Healthline diet score: 0.79 out of 5
People seeking quick fixes to achieve weight loss might be tempted by the Snake Diet.
It promotes prolonged fasts interrupted by a solitary meal. Like most fad diets, it promises quick and drastic results.
This article tells you everything you need to know about the Snake Diet, including its safety and whether it works for weight loss.
How we rated this diet. X
We considered six important standards and assigned a rating to each, with 1 being the lowest score and 5 being the highest. The Overall Rating for each diet is an average of these ratings.
Weight Loss or Weight Gain: This rating considers how fast the diet will make you lose or gain weight, whether the weight change can be sustained for 3 months or longer, and whether the diet is a crash diet. A crash diet is a very low-calorie, restrictive diet that comes with lots of health risks. Crash dieting can cause muscle loss, a slowed metabolism, nutritional deficiencies, dizziness, and more. They’re not safe or healthy.
Healthy Eating: This rating considers whether the diet limits entire food groups, and whether it disrupts your daily life with complex, specific requirements on what to eat or how to track your food. It also considers whether the diet focuses on long-term lifestyle changes and encourages habits like eating more whole foods, cooking at home, eating without distractions, etc.
Nutrition Quality: This rating considers whether the diet is based on whole foods rather than processed ones. It also considers whether the diet will cause nutrient deficiencies or a calorie deficiency if you do it for longer than 2 to 3 months. Though you can add vitamin and mineral supplements to any diet, it’s best to focus on getting what you need through a balanced diet.
Whole-Body Health: This rating considers whether the diet sets unrealistic goals, makes exaggerated claims, and promotes an unhealthy relationship with food or appearance. It also considers whether the diet promotes exercise and focuses on overall health rather than just weight. While you may have a weight-related goal you hope to achieve through dieting, it’s important to nourish your body and make sure you’re staying healthy regardless of how you choose to eat.
Sustainability: This rating considers how easy the diet is to follow, whether you can get support for it, and if it can be maintained for 6 to 12 months or longer. It also takes cost into consideration, since some diets require buying premade foods or paying membership fees. Diets that are sustainable are more likely to be healthy in the long term. Yo-yo dieting can contribute to health issues.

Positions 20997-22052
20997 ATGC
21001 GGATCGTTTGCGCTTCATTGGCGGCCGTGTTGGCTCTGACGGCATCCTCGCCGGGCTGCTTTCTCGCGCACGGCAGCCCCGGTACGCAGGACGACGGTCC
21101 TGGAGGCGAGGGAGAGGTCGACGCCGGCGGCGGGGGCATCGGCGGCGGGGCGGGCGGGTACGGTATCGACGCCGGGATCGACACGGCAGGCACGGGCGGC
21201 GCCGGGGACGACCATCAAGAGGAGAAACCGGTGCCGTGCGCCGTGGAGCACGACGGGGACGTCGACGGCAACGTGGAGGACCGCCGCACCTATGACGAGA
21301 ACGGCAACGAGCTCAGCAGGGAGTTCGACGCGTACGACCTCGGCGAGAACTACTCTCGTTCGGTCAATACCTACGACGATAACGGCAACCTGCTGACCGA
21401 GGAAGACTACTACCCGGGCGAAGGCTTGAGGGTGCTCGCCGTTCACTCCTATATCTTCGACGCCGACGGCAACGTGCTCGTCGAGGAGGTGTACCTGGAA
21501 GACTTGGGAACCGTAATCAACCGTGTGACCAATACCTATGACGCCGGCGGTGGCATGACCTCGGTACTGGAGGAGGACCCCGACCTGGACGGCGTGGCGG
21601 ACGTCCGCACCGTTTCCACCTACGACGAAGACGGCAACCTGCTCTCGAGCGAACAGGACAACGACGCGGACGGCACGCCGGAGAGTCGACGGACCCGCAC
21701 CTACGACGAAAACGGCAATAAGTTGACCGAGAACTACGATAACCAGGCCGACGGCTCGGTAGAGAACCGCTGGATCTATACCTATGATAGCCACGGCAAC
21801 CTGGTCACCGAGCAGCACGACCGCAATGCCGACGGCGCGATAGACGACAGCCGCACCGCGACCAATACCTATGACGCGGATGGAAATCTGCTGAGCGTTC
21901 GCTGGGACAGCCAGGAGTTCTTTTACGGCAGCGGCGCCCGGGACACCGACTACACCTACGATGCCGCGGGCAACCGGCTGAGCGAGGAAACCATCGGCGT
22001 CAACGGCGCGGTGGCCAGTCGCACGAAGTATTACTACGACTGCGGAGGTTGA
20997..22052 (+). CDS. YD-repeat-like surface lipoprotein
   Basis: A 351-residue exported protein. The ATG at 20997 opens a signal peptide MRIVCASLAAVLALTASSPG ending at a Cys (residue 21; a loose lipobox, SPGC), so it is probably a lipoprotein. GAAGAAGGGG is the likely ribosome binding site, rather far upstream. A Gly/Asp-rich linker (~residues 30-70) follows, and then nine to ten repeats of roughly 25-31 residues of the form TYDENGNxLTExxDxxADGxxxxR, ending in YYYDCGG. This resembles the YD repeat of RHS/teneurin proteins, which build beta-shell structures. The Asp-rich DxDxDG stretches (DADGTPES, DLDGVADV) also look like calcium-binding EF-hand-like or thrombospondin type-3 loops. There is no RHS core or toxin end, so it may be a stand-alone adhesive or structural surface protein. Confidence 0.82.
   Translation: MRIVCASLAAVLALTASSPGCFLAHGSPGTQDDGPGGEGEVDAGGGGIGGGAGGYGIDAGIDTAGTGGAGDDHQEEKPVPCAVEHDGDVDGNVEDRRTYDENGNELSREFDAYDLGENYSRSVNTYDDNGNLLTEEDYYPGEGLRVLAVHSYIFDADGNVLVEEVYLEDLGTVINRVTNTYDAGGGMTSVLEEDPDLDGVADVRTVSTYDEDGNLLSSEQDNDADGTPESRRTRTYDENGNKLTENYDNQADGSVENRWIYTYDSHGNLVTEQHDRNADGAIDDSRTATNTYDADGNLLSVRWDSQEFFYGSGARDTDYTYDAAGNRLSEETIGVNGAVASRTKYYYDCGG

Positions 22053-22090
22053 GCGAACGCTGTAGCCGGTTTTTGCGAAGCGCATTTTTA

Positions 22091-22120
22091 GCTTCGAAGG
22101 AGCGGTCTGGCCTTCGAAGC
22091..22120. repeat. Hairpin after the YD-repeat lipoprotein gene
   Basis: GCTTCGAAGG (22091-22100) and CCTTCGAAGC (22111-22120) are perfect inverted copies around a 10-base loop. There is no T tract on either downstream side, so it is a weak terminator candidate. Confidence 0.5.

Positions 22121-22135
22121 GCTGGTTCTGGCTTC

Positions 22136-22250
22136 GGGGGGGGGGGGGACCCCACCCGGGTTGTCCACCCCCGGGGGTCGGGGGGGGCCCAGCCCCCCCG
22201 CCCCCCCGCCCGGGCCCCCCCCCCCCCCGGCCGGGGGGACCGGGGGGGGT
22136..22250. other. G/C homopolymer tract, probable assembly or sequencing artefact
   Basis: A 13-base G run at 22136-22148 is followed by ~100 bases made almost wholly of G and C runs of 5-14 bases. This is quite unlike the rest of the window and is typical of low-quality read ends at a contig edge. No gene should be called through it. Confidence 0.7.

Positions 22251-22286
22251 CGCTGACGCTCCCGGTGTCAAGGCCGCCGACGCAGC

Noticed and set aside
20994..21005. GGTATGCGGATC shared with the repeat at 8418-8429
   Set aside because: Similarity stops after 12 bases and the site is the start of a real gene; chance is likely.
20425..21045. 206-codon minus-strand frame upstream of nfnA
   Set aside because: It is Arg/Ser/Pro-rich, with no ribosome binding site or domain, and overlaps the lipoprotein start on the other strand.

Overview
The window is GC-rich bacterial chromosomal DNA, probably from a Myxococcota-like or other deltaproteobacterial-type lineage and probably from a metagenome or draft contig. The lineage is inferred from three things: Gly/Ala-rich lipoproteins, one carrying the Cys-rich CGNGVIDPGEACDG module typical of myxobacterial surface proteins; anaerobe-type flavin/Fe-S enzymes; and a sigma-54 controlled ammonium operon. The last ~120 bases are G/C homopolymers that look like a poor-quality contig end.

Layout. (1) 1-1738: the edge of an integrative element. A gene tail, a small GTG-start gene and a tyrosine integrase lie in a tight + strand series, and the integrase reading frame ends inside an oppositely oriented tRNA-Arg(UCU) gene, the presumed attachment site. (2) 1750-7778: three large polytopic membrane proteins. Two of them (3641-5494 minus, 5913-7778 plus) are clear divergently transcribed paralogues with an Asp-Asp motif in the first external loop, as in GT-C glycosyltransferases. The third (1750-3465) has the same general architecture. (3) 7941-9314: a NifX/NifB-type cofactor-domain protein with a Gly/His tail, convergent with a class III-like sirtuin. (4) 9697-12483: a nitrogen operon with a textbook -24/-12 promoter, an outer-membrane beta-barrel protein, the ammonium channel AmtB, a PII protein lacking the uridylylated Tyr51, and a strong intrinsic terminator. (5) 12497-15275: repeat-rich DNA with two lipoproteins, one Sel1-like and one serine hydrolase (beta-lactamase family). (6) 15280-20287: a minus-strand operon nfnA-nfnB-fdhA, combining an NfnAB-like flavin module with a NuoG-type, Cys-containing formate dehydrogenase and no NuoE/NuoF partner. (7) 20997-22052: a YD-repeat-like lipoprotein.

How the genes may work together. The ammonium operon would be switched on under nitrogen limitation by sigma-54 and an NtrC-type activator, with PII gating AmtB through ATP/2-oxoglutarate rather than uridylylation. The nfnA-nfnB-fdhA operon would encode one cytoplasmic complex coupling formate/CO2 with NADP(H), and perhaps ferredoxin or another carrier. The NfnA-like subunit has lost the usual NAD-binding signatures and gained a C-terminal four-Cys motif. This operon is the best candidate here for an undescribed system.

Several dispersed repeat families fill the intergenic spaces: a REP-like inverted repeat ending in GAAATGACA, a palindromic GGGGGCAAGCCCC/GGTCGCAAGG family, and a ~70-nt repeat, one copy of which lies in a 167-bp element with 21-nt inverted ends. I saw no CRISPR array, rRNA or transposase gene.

Scientifically Backed: This rating considers whether there’s evidence to support the diet’s health claims. We review scientific research to see whether a diet has been clinically proven by impartial research.
Overall score 0.79
Weight Loss 1.0
Whole Body Health 0.2
Healthy Eating 0.0
Nutrition Quality 1.5
What is the Snake Diet?
The Snake Diet promotes itself not as a restrictive diet but rather a lifestyle centered around prolonged fasting.
Founded on the belief that humans historically endured periods of famine, it argues that the human body can sustain itself on just one meal a few times a week.
It was invented by Cole Robinson, who calls himself a fasting coach but has no qualifications or background in medicine, biology, or nutrition.
The diet involves an initial fast of 48 hours — or as long as possible — supplemented with Snake Juice, an electrolyte beverage. After this period, there’s a feeding window of 1–2 hours before the next fast begins.
Robinson claims that once you reach your goal weight, you can keep cycling in and out of fasts, surviving on one meal every 24–48 hours.
Keep in mind that many of these claims have not been tested and are scientifically suspect.
The Snake Diet was invented by a fasting coach and makes untenable health claims. It involves prolonged fasts interspersed by very brief eating periods.
How to follow the Snake Diet
Though the Snake Diet may superficially resemble intermittent fasting, it’s much more extreme, even reframing a standard meal pattern — breakfast, lunch, and dinner — as supplementary food.
Robinson sets several rules for the diet on his website but continually revises them via his YouTube channel. What results is a scattered set of guidelines.
The diet relies heavily on Snake Juice, which can either be purchased on Robinson’s website or made at home. The ingredients are:
- 8 cups (2 liters) of water
- 1/2 teaspoon (2 g) of Himalayan pink salt
- 1 teaspoon (5 g) of salt-free potassium chloride
- 1/2 teaspoon (2 g) of food-grade Epsom salts
Dosage guidelines don’t exist for the homemade version, but you’re limited to three packets of powdered electrolyte mix per day for the commercial product.
Robinson also makes sweeping calorie recommends, claiming that a newcomer to the diet needs no more than 3,500 calories per week.
For context, the U.S. Department of Agriculture (USDA) recommends 1,600–2,400 daily calories for women and 2,000–3,000 for men — roughly 11,200–16,800 and 14,000–21,000 calories per week, respectively (
That’s significantly more than Robinson suggests, meaning that people on the Snake Diet run the risk of severe calorie deprivation.
Once you reach your goal weight, Robinson recommends 8,500 calories per week (distributed across 5 meals) for active women and 20,000 calories per week (across 3 total eating days) for active men.